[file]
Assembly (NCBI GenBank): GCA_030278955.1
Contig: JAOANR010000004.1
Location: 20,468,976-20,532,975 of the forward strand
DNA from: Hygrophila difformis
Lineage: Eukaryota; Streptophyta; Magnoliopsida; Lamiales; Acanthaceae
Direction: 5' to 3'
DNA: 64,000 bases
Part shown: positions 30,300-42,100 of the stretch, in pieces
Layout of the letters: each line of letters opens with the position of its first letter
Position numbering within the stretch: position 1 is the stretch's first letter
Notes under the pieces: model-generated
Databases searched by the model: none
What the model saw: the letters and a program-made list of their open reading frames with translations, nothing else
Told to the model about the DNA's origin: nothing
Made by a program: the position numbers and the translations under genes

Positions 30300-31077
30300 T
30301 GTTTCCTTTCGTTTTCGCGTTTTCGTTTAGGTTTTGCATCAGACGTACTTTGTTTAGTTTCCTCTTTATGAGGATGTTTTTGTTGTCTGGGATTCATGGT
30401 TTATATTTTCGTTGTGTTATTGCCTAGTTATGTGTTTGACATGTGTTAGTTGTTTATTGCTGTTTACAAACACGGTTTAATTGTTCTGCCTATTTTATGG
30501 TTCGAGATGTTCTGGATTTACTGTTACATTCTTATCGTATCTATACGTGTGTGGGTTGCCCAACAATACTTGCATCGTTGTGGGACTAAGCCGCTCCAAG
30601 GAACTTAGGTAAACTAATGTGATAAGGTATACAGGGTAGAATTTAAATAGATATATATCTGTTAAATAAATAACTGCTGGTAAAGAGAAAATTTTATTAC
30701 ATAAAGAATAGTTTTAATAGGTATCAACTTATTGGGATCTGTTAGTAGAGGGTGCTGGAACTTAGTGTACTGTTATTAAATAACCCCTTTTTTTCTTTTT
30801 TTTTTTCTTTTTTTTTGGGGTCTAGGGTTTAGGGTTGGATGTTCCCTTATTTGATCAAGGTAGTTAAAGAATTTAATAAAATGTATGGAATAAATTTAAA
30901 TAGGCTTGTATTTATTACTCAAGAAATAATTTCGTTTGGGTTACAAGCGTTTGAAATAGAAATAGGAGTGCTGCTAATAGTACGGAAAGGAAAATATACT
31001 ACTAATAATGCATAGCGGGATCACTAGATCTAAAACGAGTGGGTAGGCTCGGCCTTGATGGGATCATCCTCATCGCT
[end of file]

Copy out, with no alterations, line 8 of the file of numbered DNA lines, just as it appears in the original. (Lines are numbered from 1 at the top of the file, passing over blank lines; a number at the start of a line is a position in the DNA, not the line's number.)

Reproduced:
Part shown: positions 30,300-42,100 of the stretch, in pieces